Egyptian tankers carrying fuel enter Gaza's power plant in Nusseirat on June 21, 2017. (Adel Hana/AP)

There’s a power struggle here over power.

The people of Gaza have been suffering through a steamy summer, subsisting on three or four hours of electricity a day, barely enough to charge their mobile phones and top off the car batteries they use to light a few bulbs at night.

The besieged coastal enclave is struggling to keep the lights on not just because of limited ­capacity, but also because of a rough political brawl between the Islamist militant movement Hamas, which controls Gaza, and its longtime rival, the Palestinian Authority in the West Bank. Also in the mix are Egypt, Qatar, Turkey, Saudi Arabia and the Israelis, who all play a role in supplying electricity to the seaside strip.

Gaza saw a trickle of relief arrive on Wednesday afternoon, when Egypt sent 22 tanker trucks loaded with diesel across the border from Sinai. Eleven more trucks were due Thursday. It was the first legal fuel shipment through the Rafah crossing in years. Before, supplies were smuggled in through the Hamas tunnels, now mostly destroyed. The Egyptian fuel will be used to run the turbines in Gaza’s only power station, but it is only enough for a few days. The generating station has been off­line for months.

The fuel from Egypt is just a temporary fix. Gaza, underserved for the past decade, suffering from a partial trade and travel blockade enforced by Egypt and Israel, is now seriously starving for power.

The bulk of electricity for Gaza today is delivered via Israeli power lines, which have experienced a steep drop in electricity transmission in recent days, the power reduced not by Israel but by the Palestinian Authority, which pays the bills and is demanding that Hamas cough up its share of the cost. Groups such as Amnesty International say it is still Israel’s responsibility to provide electricity because, in their view, it is the occupying power. Israel disputes this. 

Hamas officials accuse Palestinian Authority President Mahmoud Abbas of trying to squeeze the Islamist movement to surrender — or at least share — control of the strip. Hamas in Gaza, now run by Yehiya Sinwar, a hard-line militant who spent years in Israeli prisons, has other ideas.

On the streets in Gaza City, Palestinians expressed frustration, saying they felt they were being used as pawns in a game. 

“I don’t care who brings fuel or electricity. I only care about having power at home and work. I need to live. I am not interested in understanding the dirty politics that we are living in currently,” said Hisham Thawabta, 45, who was out running errands in the heat. 

“Hamas, the Palestinian Authority, the Arabs and of course Israel are responsible for the miserable life that Gaza is suffering from,” he said.

After Hamas won legislative elections in 2006, the group seized control of the enclave in 2007 in a spasm of violence that saw Hamas cadres fighting Abbas’s Fatah movement in the streets.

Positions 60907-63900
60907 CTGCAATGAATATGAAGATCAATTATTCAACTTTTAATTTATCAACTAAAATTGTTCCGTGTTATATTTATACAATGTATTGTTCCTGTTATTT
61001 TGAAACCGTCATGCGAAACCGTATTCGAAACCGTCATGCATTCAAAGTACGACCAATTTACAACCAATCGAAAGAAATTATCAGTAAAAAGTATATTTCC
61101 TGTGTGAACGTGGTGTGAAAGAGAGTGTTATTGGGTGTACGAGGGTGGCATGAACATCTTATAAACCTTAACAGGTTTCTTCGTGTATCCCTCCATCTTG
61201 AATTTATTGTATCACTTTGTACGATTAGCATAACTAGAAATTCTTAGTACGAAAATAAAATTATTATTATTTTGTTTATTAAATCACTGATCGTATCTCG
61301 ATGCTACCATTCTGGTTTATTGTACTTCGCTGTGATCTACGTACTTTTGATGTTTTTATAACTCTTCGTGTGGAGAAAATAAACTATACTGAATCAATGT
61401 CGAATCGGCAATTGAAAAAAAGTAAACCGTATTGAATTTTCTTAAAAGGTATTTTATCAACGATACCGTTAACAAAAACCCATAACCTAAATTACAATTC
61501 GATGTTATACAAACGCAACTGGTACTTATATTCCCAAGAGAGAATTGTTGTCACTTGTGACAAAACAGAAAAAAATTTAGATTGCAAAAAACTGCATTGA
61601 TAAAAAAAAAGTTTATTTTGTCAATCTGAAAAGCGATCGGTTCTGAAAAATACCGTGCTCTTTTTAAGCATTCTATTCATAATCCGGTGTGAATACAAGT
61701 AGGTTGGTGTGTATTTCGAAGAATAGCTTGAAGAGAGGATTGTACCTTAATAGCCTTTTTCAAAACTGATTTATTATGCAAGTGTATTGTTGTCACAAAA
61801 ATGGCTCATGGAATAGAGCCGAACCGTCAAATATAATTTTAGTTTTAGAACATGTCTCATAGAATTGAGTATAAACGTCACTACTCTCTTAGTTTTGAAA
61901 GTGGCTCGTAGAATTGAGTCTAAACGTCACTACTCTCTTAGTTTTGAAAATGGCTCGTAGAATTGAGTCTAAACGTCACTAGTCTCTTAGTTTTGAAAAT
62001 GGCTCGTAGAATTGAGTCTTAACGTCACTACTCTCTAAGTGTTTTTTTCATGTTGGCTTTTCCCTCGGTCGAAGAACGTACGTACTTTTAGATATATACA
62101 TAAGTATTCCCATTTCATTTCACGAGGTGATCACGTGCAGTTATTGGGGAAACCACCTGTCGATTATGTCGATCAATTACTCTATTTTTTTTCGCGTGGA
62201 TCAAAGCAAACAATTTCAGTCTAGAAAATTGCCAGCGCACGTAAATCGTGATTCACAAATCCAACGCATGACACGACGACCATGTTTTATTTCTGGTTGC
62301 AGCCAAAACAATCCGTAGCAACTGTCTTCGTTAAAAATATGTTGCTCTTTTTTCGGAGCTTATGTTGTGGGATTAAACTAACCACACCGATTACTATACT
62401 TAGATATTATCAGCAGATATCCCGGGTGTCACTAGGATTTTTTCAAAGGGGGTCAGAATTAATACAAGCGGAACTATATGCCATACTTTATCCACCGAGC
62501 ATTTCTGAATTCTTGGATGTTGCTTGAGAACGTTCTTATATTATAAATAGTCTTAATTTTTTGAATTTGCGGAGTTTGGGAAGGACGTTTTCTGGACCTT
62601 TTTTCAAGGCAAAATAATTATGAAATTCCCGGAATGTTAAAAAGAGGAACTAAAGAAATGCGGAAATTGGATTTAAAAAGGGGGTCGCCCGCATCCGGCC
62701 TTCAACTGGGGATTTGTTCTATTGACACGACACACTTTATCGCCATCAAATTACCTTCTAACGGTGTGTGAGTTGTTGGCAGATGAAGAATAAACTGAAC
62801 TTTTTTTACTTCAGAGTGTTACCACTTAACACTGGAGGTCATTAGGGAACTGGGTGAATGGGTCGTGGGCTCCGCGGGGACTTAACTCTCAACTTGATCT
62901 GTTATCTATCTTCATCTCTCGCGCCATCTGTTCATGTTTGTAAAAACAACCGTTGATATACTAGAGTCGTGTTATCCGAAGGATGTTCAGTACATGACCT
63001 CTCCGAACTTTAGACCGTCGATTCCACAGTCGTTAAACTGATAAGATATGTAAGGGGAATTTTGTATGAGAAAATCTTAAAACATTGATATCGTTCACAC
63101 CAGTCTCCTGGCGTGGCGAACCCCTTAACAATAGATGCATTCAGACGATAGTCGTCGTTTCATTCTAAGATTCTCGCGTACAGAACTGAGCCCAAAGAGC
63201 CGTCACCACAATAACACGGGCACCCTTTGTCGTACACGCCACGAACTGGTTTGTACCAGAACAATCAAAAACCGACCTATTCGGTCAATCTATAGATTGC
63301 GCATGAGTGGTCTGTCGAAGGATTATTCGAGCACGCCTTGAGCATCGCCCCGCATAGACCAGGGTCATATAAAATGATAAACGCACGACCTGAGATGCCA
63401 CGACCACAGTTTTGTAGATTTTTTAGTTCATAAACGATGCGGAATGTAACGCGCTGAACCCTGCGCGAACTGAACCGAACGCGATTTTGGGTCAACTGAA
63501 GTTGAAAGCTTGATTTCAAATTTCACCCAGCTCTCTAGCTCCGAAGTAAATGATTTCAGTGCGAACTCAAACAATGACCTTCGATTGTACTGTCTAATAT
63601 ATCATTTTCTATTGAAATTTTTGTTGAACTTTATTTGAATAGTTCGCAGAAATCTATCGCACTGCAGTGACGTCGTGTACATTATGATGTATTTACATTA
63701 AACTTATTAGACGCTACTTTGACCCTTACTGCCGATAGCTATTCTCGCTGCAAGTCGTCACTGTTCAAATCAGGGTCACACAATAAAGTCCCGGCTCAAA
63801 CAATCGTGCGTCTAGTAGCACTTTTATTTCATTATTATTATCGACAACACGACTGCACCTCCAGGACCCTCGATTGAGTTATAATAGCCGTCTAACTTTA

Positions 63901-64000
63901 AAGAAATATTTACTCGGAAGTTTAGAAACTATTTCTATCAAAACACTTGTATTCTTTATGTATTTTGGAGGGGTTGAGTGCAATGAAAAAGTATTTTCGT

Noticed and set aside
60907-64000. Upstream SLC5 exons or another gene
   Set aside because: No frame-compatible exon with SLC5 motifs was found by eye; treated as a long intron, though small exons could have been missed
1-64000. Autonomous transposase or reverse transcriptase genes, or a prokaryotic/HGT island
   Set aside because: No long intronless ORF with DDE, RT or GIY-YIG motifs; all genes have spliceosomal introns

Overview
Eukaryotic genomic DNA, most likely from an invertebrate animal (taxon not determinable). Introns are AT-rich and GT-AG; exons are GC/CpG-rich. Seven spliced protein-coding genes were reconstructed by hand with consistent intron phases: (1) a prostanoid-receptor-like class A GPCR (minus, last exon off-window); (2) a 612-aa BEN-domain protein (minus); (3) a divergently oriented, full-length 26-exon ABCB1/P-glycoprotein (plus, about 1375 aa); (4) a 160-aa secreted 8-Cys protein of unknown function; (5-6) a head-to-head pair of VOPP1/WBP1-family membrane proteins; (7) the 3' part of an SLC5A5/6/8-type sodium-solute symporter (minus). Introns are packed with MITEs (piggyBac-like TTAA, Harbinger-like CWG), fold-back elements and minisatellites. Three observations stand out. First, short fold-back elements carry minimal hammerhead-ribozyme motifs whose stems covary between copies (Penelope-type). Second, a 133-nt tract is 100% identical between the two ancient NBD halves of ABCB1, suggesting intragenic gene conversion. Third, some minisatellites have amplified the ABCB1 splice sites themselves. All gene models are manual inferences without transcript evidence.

For years, Hamas and Fatah have sought reconciliation — or at least pretended to — pushed by regional powers such as Turkey, Egypt and Saudi Arabia. 

Now it appears Abbas is weary of the game. 

Hamas spokesman Hazim Qasim this week said Abbas was collaborating with the Israelis to besiege the strip. 

Abbas says Hamas hegemony needs to end. 

Ghada Sarhan, 28, who has three young children, was sitting in a sliver of shade in Gaza City. “We’re here in the park because we’ve got no electricity at home. Four hours a day is not enough for anything. We become sick, and with the heat in the summer ahead, we will die slowly.”

She said that “Hamas is making our life miserable, and the Palestinian Authority shares the blame. Politics is taking us nowhere. I can’t understand what’s going on around us. What I only understand that I don’t have electricity and my brother has no job and my husband is barely able to put food in our mouths.”

Abbas has begun preliminary talks with President Trump’s envoys to see whether it is possible to restart peace talks with Israel — an effort made even more difficult by Hamas, which the United States and Israel consider a terrorist organization.

Israel’s defense minister, Avigdor Lieberman, on Thursday accused Abbas of playing a dangerous game: withholding electricity from Gaza to incite Hamas to confront Israel. The last war in Gaza, in 2014, left thousands of Palestinians dead, alongside more than 70 Israelis, and wide swaths of the Palestinian territory in ruins.

Lieberman said Abbas had a two-pronged strategy: “Hurt Hamas and drag it to war with Israel. Abbas is doing this unilaterally, without having coordinated with Israel or Egypt.”

Lieberman said earlier that the Israeli electricity company is willing to provide a steady supply to Gaza but that someone has to pay for it. In his effort to press Hamas, Abbas informed Israel that the Palestinian Authority planned to slash payments for Gaza electricity by 40 percent.

Egypt’s supply of fuel might come with strings attached, too. Egypt’s military leaders have no love for Hamas, which was born of the Muslim Brotherhood. To supply fuel, Egypt is reportedly pushing Hamas to enter a power-sharing arrangement with an ousted Fatah leader named Mohammed Dahlan.

“We the people are the losers,” said Ayman Jamal, 37, who lives in a high-rise without power. “We lost 10 years of our lives for nothing. We passed through three wars and suffered with the blockade for what? No electricity now? Barely we get three hours a day. I don’t know what the Egyptian fuel will do for us. I don’t think it will make a difference.”

Booth reported from Jerusalem.